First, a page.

I teach classes and coursework that address the autonomous subject. As you know, the intention is to have you realize an empowering understanding of what it means to be an autonomous subject and then, enlightened in the matter, master its positional, procedural and deliberative processing. Although such mastery requires a lifetime of mindfulness, the effort is exciting and rewarding and doesn’t carry the burdens of shame (and sometimes restitution), sneakiness and worthlessness that often accompany bad behavior.
The form of this philosophy and discipline includes characterizing your identity, unifying your voice and recognizing your selfhood as America’s autonomous subject. These accomplishments, in turn, will help you to develop enough command of your executive ego-function so as to be in possession of your life. I also refer to this discipline in the command of the executive ego-function as One Voice because it is intended to help you merge the image and the being.
Think about it. We all know that it is not easy “to be on” all the time or, said another way, to muster the energy to pretend to be who we are not. In other words, the “dis-ease” or anxiety that all of us experience when we don’t know, be and accept who we are is an albatross-like problem. Why? Because the “image” or pretense—if not the practice of conscious insincerity—is the practice of inauthenticity, conscious or not, and we’re always subjectively and, perhaps physically, doubt-ridden by the fear of being exposed. The constant need to manage the image may make us defensive, robotic, stingy and humorless. It may also inhibit our ability to be spontaneous or to “think on our feet.”
Pretense prevents us from bringing the command of our executive ego-function to its maturity and from owning—that is being responsible for—all of our choices and behavior. Understanding and keeping to the integrity of this ownership or responsibility is key to the success of the life we lead and experience. When we don’t succeed, no fulfillment, satisfaction and equanimity accrue to self-possession or ownership. Worse, when this particular accrual is missing, all sorts of replacements are sought in an effort to make up for the emotional short fall (and likely, to no avail).
In my most recent post titled, “Don’t fit in? Get the whole picture and understand why,” I addressed the philosophic disorders of dispossession (we are not in possession of our life) and psychologism (we harbor the conception of the bifurcated human being). These disorders not only inhibit our ability to merge the image with the being, but are also obstacles to our ability to fit the living system that we are into the regulated environment that is America.
They are obstacles because they prolong, maybe forever, the autonomous subjectification of the naked animal to its transformed maturity as it reveals itself onto the world through its enunciated and reflective selfhood. This transformation occurs, as I’ve said, when, in the light of America and its idea of the free subject, we know, be and accept who we are. We do this by making distinct the manner of our determination (our spontaneous behavior), our disciplined self-inventive creativity and importantly, the systemic resources of the naked animal that support our autonomous efforts. The result? A confidence of self-possession born of an integrity of responsibility that makes us fit to address possibility and opportunity as well as constraint and adversity.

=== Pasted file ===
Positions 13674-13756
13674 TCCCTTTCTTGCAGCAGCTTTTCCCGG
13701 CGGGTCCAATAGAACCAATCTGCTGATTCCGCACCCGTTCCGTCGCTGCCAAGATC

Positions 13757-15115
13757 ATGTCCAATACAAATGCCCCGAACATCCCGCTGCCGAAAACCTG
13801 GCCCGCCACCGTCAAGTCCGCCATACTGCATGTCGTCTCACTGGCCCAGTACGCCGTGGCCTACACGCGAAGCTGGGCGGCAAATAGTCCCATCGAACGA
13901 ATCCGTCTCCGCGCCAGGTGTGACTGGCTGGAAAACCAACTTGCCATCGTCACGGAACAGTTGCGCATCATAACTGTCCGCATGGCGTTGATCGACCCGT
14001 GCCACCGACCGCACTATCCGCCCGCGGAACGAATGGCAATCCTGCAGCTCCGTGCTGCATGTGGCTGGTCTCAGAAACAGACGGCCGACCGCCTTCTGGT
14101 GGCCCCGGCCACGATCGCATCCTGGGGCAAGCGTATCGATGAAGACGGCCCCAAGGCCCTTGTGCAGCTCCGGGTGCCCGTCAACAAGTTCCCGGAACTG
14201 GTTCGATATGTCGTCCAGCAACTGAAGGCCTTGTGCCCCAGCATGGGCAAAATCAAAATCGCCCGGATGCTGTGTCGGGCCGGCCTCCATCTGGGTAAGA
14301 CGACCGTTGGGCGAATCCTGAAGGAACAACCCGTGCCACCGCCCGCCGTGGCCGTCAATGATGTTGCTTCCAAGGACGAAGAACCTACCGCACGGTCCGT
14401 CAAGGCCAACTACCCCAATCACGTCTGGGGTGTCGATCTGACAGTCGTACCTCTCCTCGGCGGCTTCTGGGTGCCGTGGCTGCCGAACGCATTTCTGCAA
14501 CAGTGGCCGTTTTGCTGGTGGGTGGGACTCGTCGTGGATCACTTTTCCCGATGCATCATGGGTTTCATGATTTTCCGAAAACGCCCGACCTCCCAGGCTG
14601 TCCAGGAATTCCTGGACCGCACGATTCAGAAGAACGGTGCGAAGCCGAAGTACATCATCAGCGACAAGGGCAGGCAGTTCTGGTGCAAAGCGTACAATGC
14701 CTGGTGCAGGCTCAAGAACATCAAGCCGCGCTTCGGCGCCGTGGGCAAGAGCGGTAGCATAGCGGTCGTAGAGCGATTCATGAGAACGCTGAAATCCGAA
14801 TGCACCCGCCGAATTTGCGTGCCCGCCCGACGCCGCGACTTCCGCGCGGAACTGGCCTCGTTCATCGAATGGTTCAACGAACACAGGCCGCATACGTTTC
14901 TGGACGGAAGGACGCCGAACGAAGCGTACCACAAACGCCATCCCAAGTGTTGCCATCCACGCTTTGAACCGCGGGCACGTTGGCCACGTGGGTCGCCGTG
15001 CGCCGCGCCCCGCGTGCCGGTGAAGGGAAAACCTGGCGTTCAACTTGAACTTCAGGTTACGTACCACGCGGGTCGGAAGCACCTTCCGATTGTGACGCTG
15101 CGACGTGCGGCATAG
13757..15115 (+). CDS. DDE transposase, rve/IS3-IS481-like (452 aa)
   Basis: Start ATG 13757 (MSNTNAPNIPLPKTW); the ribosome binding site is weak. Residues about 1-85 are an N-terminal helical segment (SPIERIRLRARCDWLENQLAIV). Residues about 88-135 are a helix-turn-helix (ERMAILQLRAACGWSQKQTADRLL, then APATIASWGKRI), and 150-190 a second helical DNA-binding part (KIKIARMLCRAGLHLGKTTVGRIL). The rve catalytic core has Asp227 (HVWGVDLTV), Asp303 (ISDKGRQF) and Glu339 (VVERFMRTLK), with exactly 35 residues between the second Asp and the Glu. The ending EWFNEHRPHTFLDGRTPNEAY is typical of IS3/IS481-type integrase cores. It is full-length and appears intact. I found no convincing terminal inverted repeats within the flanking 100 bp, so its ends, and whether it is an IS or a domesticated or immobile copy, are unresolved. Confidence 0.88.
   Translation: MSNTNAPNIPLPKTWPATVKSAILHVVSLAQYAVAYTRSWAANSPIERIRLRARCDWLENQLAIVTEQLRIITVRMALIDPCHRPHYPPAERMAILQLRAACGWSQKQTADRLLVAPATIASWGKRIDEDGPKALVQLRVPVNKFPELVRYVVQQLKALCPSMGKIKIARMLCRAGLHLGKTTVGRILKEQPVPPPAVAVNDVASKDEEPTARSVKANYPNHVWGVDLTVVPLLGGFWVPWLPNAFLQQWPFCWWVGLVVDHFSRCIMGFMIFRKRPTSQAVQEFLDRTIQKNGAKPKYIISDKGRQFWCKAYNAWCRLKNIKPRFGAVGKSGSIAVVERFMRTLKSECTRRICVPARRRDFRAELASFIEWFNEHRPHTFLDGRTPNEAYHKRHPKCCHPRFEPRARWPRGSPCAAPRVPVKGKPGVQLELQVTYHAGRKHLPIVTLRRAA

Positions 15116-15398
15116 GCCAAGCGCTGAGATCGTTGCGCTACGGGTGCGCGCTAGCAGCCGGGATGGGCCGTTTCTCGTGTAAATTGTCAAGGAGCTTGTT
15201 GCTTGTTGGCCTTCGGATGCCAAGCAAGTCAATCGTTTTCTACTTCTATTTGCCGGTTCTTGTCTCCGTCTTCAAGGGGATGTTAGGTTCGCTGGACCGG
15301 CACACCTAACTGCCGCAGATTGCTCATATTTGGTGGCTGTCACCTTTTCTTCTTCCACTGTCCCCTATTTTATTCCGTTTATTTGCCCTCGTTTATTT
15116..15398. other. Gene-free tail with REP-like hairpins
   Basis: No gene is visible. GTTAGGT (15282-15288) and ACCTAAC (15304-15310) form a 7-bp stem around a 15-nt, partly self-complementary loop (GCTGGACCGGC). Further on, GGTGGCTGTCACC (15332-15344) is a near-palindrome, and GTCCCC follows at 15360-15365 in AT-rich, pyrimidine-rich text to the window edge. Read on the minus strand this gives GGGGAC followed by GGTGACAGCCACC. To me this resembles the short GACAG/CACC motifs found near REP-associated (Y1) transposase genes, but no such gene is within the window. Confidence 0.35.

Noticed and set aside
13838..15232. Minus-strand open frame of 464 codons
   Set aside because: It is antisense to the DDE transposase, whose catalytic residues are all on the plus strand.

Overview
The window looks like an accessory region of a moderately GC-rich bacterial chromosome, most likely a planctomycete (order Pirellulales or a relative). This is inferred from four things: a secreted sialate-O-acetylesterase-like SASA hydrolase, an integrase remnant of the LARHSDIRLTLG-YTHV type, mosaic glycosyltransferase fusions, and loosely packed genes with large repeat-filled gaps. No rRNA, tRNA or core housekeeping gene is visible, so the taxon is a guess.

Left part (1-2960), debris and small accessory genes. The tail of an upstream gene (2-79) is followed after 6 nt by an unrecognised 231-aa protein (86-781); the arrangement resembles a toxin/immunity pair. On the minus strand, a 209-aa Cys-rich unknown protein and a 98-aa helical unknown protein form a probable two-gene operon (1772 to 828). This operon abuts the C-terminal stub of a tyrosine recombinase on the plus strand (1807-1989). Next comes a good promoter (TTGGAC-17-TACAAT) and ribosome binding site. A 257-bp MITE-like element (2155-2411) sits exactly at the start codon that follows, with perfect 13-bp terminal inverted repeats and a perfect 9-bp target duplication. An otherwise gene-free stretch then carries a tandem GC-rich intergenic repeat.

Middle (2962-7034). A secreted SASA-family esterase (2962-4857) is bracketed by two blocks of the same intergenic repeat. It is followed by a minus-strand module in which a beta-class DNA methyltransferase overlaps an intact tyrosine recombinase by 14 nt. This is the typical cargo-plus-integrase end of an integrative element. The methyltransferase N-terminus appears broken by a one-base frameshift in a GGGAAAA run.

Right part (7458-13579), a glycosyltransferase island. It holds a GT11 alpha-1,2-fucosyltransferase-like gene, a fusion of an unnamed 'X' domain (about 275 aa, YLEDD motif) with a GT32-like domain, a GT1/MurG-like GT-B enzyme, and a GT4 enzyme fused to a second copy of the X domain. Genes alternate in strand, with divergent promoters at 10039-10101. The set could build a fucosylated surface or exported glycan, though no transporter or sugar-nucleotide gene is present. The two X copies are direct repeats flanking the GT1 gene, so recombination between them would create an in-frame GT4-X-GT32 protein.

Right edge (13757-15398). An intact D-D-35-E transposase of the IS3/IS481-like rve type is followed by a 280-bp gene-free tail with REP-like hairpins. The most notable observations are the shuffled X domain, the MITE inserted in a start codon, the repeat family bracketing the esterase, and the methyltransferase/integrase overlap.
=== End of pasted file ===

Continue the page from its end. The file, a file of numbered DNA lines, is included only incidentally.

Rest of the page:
However, the philosophic disorders of dispossession and psychologism support something different: a sense that we are exceptional. By this I mean exceptional as in uber awesome. But I also mean exceptional in the sense that we should be excepted from practicing forms of the regulated environment that get in the way of what the various manifestations of Scoreboard want us to want. If one or more of our desires requires us to bend the rules, then so be it. Ironically, while we may say (ingenuously) that everyone bends the rules, we’re shaken to the metaphysical core or we may think ourselves “victims” when another’s irresponsibility saddles us with bad news or other weighty burdens we never intended to carry.
As a matter of choice, we who study this philosophy and discipline, have accepted the forms that shape the American experiment. We intend to know, be and accept who we are as a matter of our performance as the autonomous subject. We comprehend its integrative processing and command its executive ego-function. This command includes resetting our determination where warranted (and possible). That is, we become the master of the self-regulation or regulative virtue asked of the autonomous subject.
According to Socrates, virtue is its own reward. When I say don’t just live your life, own your life, I mean that the autonomous subject’s practice of virtue, while difficult, provides a significant degree of satisfaction well worth the effort. Moreover, with the acquisition of self-possession, we experience an ease, a lightness of being, if you will, that puts an end to many of the needless subjective struggles self-imposed or laid upon us.
Arnold Siegel is the founder of Autonomy and Life and the leader of its Retreat Workshops and Advanced Classes. Visit autonomyandlife.com for more information on Arnold Siegel and his works.
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